Page 11 - Foreign Service Journal - May 2013

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MAY 2013
After AFSA sent the book transla-
tion with edits marked back to the
publishing house in Nanjing, all was
again quiet for months. In October
2012, we heard that Cherrie had been
replaced by “Queenie.” Finally, in Feb-
ruary 2013—four years after the initial
inquiry—Queenie let us know that the
Chinese translation of the 2005
Inside a
U.S. Embassy
was published.
However, when we tried the link she
provided for Taobao, the search resulted
only in the message, “Your view of the
baby does not exist.” Eventually one of
the translators, a professor from Nanjing
University, provided a new link and the
Chinese title of the book, which led to
much more successful searches.
We invite you to visit the Web sites
below to take a look at the book, fnd
excerpts, and enjoy the creative Google
translations. Te book is most often
translated as “Walk into the Embassy:
U.S. Foreign Ofce at the Secret.”
Searchfor theChinese title: “
” or go to:
Jiangsu People’s Publishing (
Amazon China
360 Buyl
China University of Political
Science and Law Library
Uncoiling Book Network
Phoenix Xuzhou Book Mall
Nanning Bookstore
—Shawn Dorman, FS Books Publisher
Associate Editor
A New Take on
the Arab Spring
he Center for American Progress, the
Stimson Center, and the Center for
Climate and Security published a joint
report in February titled
“Te Arab Spring
Walk into the
n February a brand-new
Simple Chinese translation of
the 2005 edition of AFSA’s intro-
duction to the Foreign Service,
Inside a U.S. Embassy: How
the Foreign Service Works for
, was fnally published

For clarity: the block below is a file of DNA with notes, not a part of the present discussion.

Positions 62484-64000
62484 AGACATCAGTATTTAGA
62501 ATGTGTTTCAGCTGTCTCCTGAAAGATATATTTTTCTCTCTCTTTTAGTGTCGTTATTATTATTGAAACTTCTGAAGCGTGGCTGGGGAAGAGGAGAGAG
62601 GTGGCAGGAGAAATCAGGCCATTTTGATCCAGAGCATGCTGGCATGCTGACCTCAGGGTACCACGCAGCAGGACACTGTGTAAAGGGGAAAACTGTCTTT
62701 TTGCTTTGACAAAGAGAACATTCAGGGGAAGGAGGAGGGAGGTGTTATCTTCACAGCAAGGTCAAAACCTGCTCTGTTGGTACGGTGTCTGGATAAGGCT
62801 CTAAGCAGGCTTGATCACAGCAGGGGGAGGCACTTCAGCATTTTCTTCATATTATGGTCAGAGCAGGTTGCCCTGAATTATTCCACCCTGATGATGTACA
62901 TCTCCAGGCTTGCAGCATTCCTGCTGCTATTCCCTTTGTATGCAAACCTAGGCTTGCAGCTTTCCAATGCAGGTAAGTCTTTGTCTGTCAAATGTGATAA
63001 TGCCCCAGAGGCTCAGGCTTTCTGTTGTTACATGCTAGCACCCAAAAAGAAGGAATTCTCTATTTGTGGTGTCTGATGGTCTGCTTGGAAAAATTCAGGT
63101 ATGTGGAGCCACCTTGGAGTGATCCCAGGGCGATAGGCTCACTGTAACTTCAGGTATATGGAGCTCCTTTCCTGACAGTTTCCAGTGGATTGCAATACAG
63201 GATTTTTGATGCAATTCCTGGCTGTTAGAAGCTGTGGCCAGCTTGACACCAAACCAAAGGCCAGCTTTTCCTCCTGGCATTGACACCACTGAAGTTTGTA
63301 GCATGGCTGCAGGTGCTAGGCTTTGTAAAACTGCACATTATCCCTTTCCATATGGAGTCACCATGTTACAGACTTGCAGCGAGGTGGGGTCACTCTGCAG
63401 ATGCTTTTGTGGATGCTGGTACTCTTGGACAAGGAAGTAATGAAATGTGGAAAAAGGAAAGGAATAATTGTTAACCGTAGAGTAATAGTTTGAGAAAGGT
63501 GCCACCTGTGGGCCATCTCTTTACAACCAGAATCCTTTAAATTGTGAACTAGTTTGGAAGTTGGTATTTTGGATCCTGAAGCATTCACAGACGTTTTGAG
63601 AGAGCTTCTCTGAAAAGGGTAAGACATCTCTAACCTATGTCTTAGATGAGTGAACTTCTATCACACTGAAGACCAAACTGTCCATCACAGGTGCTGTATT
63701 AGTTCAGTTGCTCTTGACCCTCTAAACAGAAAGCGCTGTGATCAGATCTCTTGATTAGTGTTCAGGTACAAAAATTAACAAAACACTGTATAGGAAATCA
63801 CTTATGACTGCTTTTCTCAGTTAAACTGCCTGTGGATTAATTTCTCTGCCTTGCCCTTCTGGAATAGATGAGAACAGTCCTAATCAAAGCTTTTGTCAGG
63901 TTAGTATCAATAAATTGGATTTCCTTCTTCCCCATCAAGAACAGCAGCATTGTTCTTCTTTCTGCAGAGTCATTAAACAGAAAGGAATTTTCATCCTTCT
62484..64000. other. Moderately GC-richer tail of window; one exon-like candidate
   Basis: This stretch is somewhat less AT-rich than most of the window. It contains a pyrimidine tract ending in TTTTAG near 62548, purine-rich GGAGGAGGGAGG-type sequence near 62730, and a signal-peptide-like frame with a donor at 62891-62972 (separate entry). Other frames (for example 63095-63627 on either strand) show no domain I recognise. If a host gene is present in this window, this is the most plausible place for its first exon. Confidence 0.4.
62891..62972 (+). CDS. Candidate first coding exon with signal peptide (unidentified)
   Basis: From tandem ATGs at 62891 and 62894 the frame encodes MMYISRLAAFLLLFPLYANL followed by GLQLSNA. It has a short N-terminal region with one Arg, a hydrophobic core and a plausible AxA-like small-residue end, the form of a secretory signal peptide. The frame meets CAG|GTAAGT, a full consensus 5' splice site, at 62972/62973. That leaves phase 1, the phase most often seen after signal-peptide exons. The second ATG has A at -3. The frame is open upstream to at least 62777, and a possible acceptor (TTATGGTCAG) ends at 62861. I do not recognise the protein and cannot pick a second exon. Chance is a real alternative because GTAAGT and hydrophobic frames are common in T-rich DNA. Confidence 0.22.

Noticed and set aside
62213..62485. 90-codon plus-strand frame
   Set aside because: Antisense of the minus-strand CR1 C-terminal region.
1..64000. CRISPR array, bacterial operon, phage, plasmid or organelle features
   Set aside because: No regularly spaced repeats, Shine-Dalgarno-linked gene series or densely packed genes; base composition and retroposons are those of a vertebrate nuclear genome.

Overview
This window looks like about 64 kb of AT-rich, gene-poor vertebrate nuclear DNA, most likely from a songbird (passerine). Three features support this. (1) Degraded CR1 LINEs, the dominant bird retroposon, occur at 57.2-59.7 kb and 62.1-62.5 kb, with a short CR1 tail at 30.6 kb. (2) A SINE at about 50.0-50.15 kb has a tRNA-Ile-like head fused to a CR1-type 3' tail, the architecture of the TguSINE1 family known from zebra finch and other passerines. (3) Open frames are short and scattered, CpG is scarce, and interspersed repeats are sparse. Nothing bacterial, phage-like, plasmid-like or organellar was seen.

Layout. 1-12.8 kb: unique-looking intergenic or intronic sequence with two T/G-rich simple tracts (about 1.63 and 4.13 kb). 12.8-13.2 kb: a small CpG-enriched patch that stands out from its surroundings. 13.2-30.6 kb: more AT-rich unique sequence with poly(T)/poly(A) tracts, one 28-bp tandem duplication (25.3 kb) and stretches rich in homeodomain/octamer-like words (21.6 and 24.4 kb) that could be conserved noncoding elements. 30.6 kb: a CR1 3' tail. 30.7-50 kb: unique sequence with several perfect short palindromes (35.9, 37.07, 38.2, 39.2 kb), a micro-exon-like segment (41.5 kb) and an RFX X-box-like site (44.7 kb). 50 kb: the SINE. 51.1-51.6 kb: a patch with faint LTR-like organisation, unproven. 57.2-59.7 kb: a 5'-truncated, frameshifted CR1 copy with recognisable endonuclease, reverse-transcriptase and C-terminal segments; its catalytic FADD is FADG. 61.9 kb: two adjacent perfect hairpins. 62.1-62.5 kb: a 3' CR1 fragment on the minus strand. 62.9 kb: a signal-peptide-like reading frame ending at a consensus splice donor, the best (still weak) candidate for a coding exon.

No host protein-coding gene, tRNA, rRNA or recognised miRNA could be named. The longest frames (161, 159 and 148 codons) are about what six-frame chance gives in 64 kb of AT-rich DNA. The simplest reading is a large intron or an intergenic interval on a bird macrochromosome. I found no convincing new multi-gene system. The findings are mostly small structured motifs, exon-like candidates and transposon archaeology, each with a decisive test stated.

in the People’s Republic of
Te road to publication
was long, and we were never
entirely convinced a Chinese
edition would materialize.
In fact, as of press time, we
have yet to see the physi-
cal book—our copies are
literally on a slow boat from
However, we have con-
frmed its existence, and
can report that the book
is easy to fnd on some of
the largest online shopping sites in the
PRC, including Taobao, Dangdang and
360buy, as well as on Amazon China
( Te initial print run was
2,000, and the price is 24 RMB ($3.86).
So how did this amazing feat come
In July 2009, AFSA received an
inquiry from “Cherrie,” copyright mana-
ger for Jiangsu People’s Publishing in
Nanjing, asking if they might procure
the rights to the Simplifed Chinese ver-
sion of the 2005 revised edition of
a U.S. Embassy.
Sure, we replied. We
signed a contract…and waited.
Contact with Cherrie was sporadic;
months would go by without replies
to our inquiries. For all of 2011, there
was no word. Ten, in February 2012,
Cherrie told us the translation was
complete and being edited. We had
included in the contract a clause giving
us the right to review
the translation before publication. One
day in March, a Chinese-language Word
document containing the entire book
arrived by e-mail.
With no in-house Chinese language
capacity, AFSA was extremely grateful
when Embassy Beijing agreed to look it
over and found it a reasonable transla-
tion of the original. Te embassy had not
been entirely surprised by our request:
Te same week that the book translation
came to us, a Chinese translation of the
parody Foreign Service exam from the
Inside a U.S. Embassy
was circu-
lating on microblogs in China. It drew
enough media attention that the embassy
had to clarify ofcially that it was a “fake
test.” No, the real Foreign Service exam
did not include taking out your own
appendix or writing a piano concerto (see
April 2012